107-million-year-old fossil pterosaur bones found at Dinosaur Cove in Australia.

A flying dragon with gigantic wings and fierce teeth is the stuff of myth, yet the prehistoric pterosaur is often compared to one.

Now, scientists have confirmed that 107-million-year-old fossils found in Victoria are the oldest remains of pterosaurs that soared across the Australian landscape.

Pterosaurs were flying reptiles, that lived alongside their dinosaur cousins during the Mesozoic Era, which began 252 million years ago.

They were the first and largest vertebrates to fly — taking to the skies 65 million years before birds – and they lifted off using membranous wings that were more bat-like than bird-like.

Pterosaur fossils are very rare, especially in Australia.

That's why palaeontologists were excited when two tiny fossils were found embedded in a seaside cliff near Cape Otway,  220 kilometres south-west of Melbourne in the 1980s.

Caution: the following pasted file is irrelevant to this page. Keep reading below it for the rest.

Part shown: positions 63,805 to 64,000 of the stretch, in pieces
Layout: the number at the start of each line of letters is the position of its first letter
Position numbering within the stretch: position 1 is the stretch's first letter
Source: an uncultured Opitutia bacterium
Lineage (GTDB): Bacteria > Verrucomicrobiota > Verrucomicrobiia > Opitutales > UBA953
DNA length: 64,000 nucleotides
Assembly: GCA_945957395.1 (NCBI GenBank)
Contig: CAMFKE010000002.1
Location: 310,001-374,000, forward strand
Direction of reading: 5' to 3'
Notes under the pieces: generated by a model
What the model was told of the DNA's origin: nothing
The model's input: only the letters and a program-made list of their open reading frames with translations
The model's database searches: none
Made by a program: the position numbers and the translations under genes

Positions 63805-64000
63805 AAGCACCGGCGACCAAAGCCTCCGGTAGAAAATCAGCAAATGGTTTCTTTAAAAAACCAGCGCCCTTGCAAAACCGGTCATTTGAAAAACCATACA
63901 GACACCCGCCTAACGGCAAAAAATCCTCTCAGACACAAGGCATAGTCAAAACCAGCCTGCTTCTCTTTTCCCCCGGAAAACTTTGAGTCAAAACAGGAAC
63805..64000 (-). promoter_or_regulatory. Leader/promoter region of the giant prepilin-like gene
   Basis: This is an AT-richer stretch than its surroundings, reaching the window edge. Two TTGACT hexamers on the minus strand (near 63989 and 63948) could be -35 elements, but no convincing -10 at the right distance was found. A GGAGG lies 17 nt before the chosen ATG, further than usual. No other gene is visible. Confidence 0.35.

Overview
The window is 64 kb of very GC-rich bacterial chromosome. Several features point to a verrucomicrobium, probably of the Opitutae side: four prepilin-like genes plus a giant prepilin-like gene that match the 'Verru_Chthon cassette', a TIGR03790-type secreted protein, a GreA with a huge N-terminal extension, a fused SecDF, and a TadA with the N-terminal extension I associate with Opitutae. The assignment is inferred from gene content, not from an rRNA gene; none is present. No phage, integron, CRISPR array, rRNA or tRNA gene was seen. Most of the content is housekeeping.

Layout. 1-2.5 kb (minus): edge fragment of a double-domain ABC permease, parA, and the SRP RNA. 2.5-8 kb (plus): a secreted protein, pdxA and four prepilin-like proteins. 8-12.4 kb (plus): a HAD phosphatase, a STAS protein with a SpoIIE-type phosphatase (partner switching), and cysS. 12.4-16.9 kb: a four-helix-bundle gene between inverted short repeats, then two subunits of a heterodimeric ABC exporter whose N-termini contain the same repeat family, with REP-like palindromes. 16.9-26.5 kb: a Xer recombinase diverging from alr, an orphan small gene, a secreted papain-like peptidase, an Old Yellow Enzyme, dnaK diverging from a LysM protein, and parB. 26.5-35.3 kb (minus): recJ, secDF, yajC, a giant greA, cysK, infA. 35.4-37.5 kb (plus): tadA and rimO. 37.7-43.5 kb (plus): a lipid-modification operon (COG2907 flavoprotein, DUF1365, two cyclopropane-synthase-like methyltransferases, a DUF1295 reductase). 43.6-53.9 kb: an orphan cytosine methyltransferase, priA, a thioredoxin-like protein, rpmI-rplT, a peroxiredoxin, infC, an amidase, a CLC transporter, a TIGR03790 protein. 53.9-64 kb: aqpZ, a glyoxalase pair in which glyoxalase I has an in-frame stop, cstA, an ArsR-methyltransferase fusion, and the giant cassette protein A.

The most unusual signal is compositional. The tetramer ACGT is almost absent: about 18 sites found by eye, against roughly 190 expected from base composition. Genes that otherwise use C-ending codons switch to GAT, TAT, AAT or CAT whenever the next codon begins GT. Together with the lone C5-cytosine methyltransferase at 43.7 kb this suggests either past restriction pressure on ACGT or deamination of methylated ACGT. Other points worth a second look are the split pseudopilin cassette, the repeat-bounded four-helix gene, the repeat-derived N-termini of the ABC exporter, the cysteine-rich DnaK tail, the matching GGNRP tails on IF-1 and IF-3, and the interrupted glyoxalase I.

The bones were discovered by a team led by veteran palaeontologists Tom Rich and Pat Vickers-Rich, who were responsible for naming the location 'Dinosaur Cove'.

The fossils, described formally for the first time today in the journal Historical Biology are a partial pelvis bone and a bone from the left wing — both of which fit in the palm of a hand.

For decades, the bones lay in Museums Victoria's collection until palaeontology student Adele Pentland of Curtin University decided to formally describe and analyse them as part of her PhD.

Source: www.abc.net.au


No comments:

Post a Comment




Popular Posts

Blog Archive

Recent Posts